A Global News Freedom of Information request has resulted in the release of never-before-seen details related to the Metro LRT Line.
The line opened in September 2015, more than a year late, plagued by ongoing signal issues which resulted in major traffic delays. Since its opening, those waits have subsided, with three-car trains operating at 15-minute intervals during peak periods.
But new internals details, now made public, show what could happen if the trains run every five minutes, which will result in the crossing arms going down and up more times per hour.
Two years before it opened, the city commissioned an animation model. It shows significant traffic backup on 111 Avenue for vehicles travelling east on the corridor, with queues stretching more than 10 blocks; from 106 Street where the trains cross at surface level past 116 Street.
“Traffic modelling is just one piece of that really big overall puzzle,” Brad Smid, one of the city’s leads on the LRT expansion, said.
The FOIP request also yielded 14 pages from various emails — multiple sections were redacted.
However, in one email, written about two weeks after the line opened in September 2015, Smid wrote to unknown recipients about congestion issues “primarily around Princess Elizabeth and 106 Street.”
“If I recall correctly, the model showed that with 10-minute headways, the intersections had time to recover between pre-empt phases, but that in the future when we get to five-minute headways, the intersections will fail in the peak hours,” Smid wrote.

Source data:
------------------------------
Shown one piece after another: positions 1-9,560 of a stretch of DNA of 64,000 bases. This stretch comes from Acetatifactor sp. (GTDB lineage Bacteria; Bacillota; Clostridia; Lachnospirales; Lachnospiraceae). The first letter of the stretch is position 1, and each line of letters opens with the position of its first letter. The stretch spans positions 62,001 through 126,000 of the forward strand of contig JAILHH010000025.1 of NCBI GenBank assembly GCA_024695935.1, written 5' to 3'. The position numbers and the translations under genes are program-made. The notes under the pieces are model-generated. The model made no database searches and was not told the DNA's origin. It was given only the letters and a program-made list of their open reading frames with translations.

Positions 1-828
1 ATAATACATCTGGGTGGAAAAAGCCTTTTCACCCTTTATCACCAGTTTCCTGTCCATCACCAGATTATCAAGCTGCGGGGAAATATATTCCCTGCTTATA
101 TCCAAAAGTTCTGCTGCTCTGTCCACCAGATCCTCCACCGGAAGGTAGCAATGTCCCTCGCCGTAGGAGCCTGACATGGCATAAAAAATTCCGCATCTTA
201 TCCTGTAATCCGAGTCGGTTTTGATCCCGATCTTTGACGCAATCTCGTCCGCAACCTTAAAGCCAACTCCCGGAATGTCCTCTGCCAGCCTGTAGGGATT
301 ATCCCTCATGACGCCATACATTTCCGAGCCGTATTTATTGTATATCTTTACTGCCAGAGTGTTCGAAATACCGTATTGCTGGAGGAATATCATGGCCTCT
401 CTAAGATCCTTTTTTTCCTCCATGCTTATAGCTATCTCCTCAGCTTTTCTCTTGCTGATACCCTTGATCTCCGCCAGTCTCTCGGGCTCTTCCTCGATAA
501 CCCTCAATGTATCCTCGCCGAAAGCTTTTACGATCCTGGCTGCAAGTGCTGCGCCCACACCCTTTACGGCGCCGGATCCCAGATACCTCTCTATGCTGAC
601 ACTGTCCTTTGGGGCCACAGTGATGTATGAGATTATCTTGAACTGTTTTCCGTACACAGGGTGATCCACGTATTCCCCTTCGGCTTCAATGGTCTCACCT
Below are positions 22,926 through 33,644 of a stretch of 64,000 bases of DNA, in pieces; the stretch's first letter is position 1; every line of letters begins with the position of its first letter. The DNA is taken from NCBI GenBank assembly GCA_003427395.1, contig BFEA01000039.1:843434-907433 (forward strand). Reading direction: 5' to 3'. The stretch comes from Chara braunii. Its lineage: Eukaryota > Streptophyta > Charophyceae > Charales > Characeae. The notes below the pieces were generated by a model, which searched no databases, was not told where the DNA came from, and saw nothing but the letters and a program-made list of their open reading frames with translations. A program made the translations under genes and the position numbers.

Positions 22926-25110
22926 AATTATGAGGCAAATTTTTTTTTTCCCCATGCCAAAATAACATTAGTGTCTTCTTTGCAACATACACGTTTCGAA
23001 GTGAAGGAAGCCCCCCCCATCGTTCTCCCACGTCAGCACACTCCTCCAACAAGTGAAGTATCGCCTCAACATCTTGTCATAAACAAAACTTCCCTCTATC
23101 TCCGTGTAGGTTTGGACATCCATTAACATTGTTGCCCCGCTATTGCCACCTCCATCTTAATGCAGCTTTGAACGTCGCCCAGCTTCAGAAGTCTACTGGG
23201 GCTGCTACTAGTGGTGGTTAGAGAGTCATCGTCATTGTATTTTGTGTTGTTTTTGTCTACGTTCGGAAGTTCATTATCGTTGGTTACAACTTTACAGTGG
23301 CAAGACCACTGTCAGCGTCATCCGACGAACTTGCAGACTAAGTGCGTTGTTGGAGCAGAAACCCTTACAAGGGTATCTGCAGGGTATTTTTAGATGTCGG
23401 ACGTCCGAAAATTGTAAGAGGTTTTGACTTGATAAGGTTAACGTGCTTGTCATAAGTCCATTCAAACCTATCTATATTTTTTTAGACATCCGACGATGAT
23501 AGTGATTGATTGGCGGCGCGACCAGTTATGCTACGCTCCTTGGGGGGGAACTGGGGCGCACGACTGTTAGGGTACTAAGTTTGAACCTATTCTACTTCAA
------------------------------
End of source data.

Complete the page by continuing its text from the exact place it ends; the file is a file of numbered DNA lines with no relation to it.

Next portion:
Smid addressed both the emails and the animation in an interview with Global News.
“So, where you might see wait times increase at very specific intersections. In fact, if you look city-wide, we’re actually improving mobility and improving travel times throughout the city,” Smid indicated, adding planners have to consider multiple variables when designing the LRT system.”
As for the concerns raised in the email about how the “intersections will fail in the peak hours,” Smid said: “What’s written there is an observation on a very specific analysis that was done. That’s not the whole picture.”
Smid said the word “fail” indicates projected traffic volumes could be higher than the theoretical capacity of an intersection.
“There are some times where you might have to wait more than one light to get through, whether you’re on an LRT corridor or not. This happens at busy intersections all over the city,” he said.
“The city did plan the most direct route for the Metro Line between downtown and NAIT.”
David Cooper, who runs Leading Mobility Consulting, works with transit agencies across Canada. The former Edmontonian is not involved with any city project, but is familiar with Metro Line operations.
“It’s a complex puzzle to put together in this particular piece, especially when you’re implementing that (LRT) in an area that didn’t originally envision it,” Cooper said.
Cooper said as service increases, “there’s changes to how you build the schedule to the LRT. There’s changes to how you build signal timings into a signalling system. So, it’s something (where) there’s many different versions and ways to look at this. I don’t feel the city will let it be in a situation where the intersections don’t function.”
Two years after the Metro Line opened, the city approved a new Crossing Assessment Framework which determines if trains should go above or below intersections.
Smid said the Metro Line hot spots were reassessed and deemed OK, including for future growth.
“We are looking at traffic but we are also looking at, what type of city are we building and what type of LRT system are we building that fits into that city?”
In part 2 of our investigation Wednesday, we’ll have city hall reaction to the FOIP request, including some potential solutions being offered up should traffic congestion become a significant concern in the future.